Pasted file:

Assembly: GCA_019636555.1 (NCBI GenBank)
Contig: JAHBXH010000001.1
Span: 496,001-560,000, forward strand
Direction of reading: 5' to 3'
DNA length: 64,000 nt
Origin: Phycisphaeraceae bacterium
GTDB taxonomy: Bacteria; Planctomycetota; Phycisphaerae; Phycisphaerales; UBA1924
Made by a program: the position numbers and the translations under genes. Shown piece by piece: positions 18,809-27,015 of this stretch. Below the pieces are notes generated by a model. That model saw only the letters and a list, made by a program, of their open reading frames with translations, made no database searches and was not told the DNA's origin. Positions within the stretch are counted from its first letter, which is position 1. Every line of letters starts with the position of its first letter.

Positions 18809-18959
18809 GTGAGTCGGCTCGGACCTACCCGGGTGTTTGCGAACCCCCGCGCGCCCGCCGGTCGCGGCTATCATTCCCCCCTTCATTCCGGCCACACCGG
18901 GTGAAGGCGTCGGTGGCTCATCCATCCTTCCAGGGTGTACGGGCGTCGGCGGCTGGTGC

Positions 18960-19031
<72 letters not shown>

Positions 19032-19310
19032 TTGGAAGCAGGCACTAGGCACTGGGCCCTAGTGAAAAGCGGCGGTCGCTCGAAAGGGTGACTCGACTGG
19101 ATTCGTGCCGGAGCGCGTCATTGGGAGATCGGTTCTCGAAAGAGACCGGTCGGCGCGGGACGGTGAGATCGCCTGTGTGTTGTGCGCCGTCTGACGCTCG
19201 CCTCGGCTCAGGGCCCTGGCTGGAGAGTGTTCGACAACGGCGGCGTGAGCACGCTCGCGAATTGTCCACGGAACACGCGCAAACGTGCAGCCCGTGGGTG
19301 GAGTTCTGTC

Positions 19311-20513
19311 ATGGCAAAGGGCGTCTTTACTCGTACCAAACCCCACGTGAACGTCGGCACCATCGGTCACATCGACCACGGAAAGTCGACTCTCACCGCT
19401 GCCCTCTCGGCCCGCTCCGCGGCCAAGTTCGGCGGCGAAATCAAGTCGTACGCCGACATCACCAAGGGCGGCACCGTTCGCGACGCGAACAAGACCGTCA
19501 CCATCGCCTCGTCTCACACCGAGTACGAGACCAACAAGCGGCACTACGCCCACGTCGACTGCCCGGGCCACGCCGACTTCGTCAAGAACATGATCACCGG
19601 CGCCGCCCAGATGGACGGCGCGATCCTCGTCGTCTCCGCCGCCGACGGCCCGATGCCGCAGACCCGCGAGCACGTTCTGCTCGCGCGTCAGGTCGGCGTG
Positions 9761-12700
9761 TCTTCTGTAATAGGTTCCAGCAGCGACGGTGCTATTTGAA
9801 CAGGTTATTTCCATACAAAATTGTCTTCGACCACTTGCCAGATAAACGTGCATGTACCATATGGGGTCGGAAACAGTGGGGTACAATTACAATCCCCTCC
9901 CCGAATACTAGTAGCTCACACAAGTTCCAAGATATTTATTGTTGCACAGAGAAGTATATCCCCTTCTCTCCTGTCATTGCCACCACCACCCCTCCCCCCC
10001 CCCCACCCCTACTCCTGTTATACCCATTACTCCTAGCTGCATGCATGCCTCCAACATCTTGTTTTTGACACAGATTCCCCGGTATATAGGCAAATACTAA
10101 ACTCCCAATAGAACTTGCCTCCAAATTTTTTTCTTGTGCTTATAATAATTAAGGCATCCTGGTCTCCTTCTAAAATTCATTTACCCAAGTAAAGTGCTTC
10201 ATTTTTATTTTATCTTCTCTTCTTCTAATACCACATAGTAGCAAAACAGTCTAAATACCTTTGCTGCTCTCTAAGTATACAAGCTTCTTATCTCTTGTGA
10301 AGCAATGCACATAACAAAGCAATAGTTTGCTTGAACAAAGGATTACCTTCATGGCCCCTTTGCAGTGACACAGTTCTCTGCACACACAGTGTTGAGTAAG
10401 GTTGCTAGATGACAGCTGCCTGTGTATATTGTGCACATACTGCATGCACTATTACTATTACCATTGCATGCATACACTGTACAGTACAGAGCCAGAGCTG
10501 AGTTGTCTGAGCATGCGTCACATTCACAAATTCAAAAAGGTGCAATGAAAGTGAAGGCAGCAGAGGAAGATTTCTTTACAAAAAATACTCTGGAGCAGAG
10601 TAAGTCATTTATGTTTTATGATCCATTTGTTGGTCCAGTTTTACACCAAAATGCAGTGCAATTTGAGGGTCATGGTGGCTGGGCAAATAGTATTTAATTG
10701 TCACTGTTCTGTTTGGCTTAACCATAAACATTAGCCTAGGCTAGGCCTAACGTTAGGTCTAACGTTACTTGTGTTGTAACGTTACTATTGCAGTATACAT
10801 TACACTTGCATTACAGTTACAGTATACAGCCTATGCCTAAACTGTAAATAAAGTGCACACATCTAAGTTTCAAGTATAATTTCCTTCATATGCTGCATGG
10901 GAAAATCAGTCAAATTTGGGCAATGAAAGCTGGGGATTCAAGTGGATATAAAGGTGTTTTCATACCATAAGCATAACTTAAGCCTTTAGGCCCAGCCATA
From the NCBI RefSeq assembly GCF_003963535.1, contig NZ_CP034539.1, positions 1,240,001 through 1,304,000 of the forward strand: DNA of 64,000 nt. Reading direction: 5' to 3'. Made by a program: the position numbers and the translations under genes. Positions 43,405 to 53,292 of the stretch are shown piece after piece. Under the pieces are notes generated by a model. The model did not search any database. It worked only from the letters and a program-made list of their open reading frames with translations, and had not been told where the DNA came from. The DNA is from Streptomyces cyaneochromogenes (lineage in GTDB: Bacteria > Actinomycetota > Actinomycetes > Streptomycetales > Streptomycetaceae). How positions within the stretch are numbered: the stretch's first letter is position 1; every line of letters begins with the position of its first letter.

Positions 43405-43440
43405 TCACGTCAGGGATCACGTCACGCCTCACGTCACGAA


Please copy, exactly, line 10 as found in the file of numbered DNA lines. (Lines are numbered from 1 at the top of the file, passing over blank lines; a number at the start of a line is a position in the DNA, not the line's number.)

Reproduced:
18809 GTGAGTCGGCTCGGACCTACCCGGGTGTTTGCGAACCCCCGCGCGCCCGCCGGTCGCGGCTATCATTCCCCCCTTCATTCCGGCCACACCGG